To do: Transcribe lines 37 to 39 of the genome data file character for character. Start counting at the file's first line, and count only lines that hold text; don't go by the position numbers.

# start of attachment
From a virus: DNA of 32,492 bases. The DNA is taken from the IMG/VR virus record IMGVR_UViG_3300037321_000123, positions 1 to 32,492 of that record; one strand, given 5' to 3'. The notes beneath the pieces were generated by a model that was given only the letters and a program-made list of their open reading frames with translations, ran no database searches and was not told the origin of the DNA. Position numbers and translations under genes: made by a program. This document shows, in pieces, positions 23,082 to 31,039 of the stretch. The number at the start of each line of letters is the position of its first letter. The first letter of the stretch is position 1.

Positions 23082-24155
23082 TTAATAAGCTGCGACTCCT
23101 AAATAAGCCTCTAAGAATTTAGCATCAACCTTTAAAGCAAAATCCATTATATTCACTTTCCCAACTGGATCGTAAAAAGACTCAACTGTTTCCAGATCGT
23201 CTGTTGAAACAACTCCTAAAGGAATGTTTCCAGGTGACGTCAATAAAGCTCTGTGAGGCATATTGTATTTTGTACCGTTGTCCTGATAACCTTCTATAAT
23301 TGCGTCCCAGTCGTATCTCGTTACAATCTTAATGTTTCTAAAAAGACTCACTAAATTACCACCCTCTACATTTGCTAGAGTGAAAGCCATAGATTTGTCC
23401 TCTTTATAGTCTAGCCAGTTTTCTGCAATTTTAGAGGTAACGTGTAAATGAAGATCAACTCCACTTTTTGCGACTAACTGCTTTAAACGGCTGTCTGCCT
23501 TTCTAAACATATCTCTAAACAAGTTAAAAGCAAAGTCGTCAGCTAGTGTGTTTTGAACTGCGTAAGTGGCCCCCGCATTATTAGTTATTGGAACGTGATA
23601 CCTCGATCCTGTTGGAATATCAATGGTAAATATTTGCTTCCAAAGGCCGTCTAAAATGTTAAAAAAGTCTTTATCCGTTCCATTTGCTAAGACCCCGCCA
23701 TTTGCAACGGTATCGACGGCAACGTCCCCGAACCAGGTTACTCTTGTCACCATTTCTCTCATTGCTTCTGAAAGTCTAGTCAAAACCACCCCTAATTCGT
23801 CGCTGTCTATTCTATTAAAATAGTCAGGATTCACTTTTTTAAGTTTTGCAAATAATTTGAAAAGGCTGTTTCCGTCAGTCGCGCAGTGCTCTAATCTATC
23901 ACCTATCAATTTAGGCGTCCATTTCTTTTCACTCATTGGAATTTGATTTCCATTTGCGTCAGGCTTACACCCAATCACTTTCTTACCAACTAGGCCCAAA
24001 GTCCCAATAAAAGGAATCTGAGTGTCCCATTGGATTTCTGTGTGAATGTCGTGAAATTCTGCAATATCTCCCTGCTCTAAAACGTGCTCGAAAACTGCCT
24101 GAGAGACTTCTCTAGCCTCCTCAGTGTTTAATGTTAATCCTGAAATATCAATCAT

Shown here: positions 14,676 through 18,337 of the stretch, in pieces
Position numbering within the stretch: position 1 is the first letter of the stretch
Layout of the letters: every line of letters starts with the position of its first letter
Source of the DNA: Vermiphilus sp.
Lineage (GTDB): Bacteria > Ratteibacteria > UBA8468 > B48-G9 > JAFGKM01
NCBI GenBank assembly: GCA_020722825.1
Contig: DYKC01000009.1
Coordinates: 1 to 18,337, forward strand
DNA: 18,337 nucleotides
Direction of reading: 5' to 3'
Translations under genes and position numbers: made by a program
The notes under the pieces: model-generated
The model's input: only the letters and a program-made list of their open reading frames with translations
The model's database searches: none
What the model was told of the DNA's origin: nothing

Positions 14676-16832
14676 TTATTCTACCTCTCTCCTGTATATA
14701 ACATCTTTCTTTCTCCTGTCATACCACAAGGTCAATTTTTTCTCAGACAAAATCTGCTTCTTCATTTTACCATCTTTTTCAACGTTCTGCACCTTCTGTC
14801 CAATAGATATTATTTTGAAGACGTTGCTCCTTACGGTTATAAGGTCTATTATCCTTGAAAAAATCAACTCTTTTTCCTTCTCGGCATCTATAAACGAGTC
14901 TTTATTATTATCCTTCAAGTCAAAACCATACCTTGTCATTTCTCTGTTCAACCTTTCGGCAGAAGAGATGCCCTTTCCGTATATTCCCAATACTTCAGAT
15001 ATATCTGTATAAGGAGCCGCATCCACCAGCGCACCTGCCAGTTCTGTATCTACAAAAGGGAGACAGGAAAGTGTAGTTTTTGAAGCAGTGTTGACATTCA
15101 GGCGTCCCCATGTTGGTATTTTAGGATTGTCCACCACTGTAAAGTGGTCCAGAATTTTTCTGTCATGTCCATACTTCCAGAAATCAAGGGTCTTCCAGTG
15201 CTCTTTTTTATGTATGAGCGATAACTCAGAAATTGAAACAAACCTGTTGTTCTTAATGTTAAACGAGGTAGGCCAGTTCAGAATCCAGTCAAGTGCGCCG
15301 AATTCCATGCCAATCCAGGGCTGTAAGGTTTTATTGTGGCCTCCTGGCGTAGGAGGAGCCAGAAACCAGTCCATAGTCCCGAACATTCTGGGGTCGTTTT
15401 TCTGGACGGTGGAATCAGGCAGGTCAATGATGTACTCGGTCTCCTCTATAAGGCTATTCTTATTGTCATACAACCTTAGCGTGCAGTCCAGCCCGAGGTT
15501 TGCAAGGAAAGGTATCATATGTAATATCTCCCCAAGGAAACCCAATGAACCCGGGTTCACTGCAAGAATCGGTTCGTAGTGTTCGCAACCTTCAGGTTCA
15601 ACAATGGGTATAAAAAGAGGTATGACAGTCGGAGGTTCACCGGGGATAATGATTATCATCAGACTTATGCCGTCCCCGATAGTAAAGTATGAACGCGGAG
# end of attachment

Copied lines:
15201 CTCTTTTTTATGTATGAGCGATAACTCAGAAATTGAAACAAACCTGTTGTTCTTAATGTTAAACGAGGTAGGCCAGTTCAGAATCCAGTCAAGTGCGCCG
15301 AATTCCATGCCAATCCAGGGCTGTAAGGTTTTATTGTGGCCTCCTGGCGTAGGAGGAGCCAGAAACCAGTCCATAGTCCCGAACATTCTGGGGTCGTTTT
15401 TCTGGACGGTGGAATCAGGCAGGTCAATGATGTACTCGGTCTCCTCTATAAGGCTATTCTTATTGTCATACAACCTTAGCGTGCAGTCCAGCCCGAGGTT